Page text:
I have an entry coming soon about Gainesville and punk rock for your Floridians by birth and at heart. A large component of what made Gainesville the crux of such a vibrant movement was a heavy concentration of cheap rents, a transient atmosphere that removed the burden of permanence, and (you probably guessed it) the explosive house parties where bands like Radon and Spoke spoke of radon (as it emanated into the FL punks’ lungs in clouds of sweat). There are a few academic studies of mosh pits and the spatial dynamics of private, DIY spaces out in the ether, but nothing could adequately prepare us for the firey world of Andrew W.K. So, let’s put the social science aside for a few minutes and hear from Phillip Crandall, whose volume on “I Get Wet” is shaping up to be one of the highlights of the 33 1/3 series. PARTY HARD.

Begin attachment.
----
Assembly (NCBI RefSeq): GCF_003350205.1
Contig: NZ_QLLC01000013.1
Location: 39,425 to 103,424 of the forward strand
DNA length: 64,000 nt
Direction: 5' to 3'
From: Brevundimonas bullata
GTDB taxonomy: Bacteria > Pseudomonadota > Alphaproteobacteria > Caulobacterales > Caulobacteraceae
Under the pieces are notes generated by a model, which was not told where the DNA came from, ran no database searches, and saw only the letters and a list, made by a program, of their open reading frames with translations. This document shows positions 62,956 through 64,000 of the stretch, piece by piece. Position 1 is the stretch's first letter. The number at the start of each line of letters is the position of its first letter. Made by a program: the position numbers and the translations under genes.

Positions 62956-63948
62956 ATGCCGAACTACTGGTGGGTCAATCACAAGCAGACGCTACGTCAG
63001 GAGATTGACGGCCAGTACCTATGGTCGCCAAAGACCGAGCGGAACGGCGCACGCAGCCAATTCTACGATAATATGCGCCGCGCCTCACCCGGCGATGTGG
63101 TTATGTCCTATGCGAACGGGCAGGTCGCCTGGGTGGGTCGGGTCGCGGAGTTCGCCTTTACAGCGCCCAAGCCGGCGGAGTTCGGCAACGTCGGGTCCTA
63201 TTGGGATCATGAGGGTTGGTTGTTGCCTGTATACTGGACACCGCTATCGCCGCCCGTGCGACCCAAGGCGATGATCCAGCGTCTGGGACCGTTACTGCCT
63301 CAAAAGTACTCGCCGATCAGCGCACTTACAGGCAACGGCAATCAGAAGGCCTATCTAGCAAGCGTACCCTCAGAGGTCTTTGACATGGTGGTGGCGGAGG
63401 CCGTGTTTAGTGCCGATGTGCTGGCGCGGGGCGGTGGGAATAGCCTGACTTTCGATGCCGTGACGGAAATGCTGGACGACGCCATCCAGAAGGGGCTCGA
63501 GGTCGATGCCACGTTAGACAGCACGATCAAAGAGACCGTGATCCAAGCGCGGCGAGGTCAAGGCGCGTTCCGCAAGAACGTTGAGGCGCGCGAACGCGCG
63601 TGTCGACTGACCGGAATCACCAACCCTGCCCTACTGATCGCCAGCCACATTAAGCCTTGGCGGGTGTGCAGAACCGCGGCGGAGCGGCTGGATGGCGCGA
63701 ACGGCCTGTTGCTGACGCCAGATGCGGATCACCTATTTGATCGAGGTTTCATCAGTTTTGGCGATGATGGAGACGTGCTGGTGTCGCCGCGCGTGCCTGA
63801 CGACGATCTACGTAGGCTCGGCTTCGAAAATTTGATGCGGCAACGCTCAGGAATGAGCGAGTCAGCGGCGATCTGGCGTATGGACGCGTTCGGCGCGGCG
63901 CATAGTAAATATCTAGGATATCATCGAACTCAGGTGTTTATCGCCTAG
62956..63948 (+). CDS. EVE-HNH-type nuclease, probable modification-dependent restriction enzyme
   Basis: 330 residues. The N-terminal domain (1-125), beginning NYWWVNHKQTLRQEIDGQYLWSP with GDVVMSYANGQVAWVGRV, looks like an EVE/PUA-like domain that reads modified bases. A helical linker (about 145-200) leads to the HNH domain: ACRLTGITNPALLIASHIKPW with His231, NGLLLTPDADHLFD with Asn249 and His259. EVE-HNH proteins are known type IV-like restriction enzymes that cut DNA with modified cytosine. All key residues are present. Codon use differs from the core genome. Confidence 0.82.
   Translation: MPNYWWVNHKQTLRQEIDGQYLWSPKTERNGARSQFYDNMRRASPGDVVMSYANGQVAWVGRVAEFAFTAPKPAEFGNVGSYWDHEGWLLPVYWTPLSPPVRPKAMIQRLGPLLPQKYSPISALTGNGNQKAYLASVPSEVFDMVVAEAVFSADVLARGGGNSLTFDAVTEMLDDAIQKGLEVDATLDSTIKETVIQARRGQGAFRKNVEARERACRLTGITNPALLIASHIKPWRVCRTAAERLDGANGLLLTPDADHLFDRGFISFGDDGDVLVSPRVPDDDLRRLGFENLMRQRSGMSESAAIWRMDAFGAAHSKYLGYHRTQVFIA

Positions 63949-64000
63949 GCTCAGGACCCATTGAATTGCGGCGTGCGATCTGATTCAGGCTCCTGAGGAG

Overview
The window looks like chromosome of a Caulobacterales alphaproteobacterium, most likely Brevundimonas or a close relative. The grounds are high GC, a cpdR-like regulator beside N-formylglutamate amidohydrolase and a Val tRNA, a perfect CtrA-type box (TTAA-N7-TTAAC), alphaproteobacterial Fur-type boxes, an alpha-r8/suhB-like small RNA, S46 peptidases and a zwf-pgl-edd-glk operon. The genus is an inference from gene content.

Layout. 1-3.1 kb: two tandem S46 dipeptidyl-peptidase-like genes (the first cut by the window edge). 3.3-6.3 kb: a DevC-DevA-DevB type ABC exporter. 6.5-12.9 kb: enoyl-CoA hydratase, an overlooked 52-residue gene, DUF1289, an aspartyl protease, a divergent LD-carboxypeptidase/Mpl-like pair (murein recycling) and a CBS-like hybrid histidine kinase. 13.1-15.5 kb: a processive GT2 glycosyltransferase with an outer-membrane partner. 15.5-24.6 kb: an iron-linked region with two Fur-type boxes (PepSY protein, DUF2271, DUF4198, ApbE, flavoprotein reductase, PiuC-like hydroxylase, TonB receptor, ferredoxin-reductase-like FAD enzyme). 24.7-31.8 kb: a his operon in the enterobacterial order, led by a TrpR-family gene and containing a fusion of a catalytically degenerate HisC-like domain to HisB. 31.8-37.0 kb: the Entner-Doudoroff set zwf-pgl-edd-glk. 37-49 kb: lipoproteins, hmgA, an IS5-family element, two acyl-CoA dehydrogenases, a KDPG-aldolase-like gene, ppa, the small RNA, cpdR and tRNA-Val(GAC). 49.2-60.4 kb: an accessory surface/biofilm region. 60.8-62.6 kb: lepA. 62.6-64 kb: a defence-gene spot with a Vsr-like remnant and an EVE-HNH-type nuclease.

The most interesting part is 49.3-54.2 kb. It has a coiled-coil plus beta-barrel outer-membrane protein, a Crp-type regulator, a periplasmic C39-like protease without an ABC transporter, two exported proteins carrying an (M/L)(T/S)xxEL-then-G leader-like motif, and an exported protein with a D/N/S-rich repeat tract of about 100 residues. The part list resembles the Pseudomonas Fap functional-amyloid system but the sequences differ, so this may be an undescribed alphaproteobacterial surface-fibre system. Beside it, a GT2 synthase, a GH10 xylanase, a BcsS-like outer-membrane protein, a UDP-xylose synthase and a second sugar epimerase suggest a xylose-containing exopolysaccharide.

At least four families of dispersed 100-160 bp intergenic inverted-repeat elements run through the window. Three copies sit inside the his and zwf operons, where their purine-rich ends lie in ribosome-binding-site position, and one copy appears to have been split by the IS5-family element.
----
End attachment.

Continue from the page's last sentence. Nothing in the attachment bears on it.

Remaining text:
Over the next few months, we’ll be profiling the authors of the eighteen forthcoming 33 1/3 titles here on the blog so you can get to know them, their writing, and what kind of twisted soul chooses to think about just one album for months at a time.
Next Up: Phillip Crandall is a South Floridian and longtime music writer, particularly of oral histories. He’s also in a band called There’s Gonna Be Girls There, and every day, he wakes up believing the Chicago Cubs are going to win that day (poor guy). Of the experience working on a 33 1/3 about Andrew W.K.’s 2001 party rock album I Get Wet, he says, “It’s been extremely moving and incredibly rewarding, but when I look back at it, sappy-me is probably going to remember most fondly my wife announcing halfway through that she was pregnant with our first child. So…
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